Remembering Norman Borlaug


    This the VOA Special English Agriculture Report.

    Norman Borlaug led what was known as the Green Revolution. As a plant scientist, he may have saved more lives than anyone else in history -- as many as a billion, by some estimates. He traveled the world to help poor people develop better ways to produce food.

    Norman Borlaug
    Norman Borlaug
    He worked in the fields to show farmers new ways to grow wheat, rice and other crops. And he worked in the laboratory to breed new wheat varieties that could resist disease. Lately he worried about a new threat, a fungus called Ug99. It was discovered in Uganda ten years ago and has spread in Africa and now Asia.

    NORMAN BORLAUG: "This is a new strain of stem rust organism that has the power to destroy most of the wheat varieties being grown around the world."

    Norman Borlaug taught at Texas A&M University and worked on international projects until not long before his death on September twelfth. He was ninety-five and suffering from cancer.

    In nineteen forty-four he began work on a project in Mexico financed by the Rockefeller Foundation. By the middle of the nineteen fifties, Mexico had doubled its wheat production per hectare.

    Norman Borlaug and his team had even greater success in Pakistan and India. Farmers could grow four times more than before. Later in life he tried to bring the Green Revolution to Africa.

    He won the Nobel Peace Prize in nineteen seventy and the Presidential Medal of Freedom seven years later. He won the Congressional Gold Medal two years ago.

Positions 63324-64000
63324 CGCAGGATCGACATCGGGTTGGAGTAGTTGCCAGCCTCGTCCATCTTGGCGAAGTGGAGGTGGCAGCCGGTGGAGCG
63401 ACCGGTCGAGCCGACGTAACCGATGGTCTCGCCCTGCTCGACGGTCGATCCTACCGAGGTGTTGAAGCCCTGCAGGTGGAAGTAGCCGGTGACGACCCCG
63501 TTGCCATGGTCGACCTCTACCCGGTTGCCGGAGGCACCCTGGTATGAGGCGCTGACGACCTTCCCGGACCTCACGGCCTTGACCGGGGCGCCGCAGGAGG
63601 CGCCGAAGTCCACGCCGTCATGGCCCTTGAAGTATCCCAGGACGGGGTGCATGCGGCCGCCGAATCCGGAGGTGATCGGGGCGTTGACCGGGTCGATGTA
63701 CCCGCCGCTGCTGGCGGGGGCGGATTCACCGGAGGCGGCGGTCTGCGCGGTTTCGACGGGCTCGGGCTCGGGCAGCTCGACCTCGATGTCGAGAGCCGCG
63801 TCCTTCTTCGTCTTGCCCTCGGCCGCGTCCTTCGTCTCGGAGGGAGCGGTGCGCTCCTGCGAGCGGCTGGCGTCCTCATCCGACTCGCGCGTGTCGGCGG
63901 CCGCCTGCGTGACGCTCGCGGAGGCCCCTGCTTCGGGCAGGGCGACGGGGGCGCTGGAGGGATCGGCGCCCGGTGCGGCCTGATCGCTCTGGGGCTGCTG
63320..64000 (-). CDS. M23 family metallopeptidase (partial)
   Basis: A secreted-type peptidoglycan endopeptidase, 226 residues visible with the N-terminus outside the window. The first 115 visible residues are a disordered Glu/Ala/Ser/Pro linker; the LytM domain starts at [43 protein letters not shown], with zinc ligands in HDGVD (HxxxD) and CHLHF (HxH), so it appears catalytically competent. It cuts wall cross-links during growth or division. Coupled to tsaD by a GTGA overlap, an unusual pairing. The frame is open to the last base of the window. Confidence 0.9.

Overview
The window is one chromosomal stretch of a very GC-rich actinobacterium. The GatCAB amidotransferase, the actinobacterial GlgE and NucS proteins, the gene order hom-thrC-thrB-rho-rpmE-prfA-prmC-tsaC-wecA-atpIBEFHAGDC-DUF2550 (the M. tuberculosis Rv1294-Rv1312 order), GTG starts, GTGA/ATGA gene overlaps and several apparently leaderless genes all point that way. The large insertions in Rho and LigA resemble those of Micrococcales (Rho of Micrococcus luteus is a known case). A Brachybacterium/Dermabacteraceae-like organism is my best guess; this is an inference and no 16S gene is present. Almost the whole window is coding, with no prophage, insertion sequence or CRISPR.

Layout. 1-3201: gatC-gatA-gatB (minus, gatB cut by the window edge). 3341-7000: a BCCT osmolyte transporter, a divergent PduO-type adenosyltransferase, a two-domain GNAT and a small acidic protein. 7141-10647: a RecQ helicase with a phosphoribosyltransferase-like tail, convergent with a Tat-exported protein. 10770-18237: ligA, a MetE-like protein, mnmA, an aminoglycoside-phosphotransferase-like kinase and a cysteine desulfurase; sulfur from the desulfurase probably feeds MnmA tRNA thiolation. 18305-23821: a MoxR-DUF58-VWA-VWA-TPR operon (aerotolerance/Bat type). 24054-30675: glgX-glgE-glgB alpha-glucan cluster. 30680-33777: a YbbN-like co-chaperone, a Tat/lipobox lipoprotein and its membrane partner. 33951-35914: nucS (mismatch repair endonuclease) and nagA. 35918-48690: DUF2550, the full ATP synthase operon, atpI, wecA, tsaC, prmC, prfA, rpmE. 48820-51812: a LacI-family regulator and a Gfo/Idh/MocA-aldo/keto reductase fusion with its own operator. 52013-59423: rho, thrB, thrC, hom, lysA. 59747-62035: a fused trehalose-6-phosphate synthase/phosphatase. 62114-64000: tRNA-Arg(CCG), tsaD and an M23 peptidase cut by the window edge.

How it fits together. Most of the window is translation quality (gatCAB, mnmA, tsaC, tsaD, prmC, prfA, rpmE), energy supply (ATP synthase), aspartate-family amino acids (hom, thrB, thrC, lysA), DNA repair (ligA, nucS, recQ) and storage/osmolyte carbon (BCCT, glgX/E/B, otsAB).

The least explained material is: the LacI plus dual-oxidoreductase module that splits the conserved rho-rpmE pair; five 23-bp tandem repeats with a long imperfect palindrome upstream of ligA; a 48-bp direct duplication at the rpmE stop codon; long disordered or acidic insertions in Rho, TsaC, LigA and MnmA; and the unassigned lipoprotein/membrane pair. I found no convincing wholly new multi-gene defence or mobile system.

But not everyone considered him a hero. Environmental activists criticized his intensive methods, including the use of fertilizers and pesticides. He suggested that Western critics had never known real hunger, and wondered if they had ever watched their children go hungry. But later, he also urged farmers not to overuse chemicals.

    At his ninety-fifth birthday party in March, Norman Borlaug told VOA that he was worried about the world's ability to feed itself.

    NORMAN BORLAUG: "We are adding eighty-four million people to the population every year. We have a big job on our hands."

    World hunger has been rising slowly since the late nineties. A big increase is expected this year because of the economic crisis, combined with higher food prices.

    The World Food Program said last week that the number of hungry people will pass one billion this year for the first time in history. But the United Nations agency says the flow of food aid is at a twenty-year low.

    And that's the VOA Special English Agriculture Report, written by Jerilyn Watson. I'm Bob Doughty.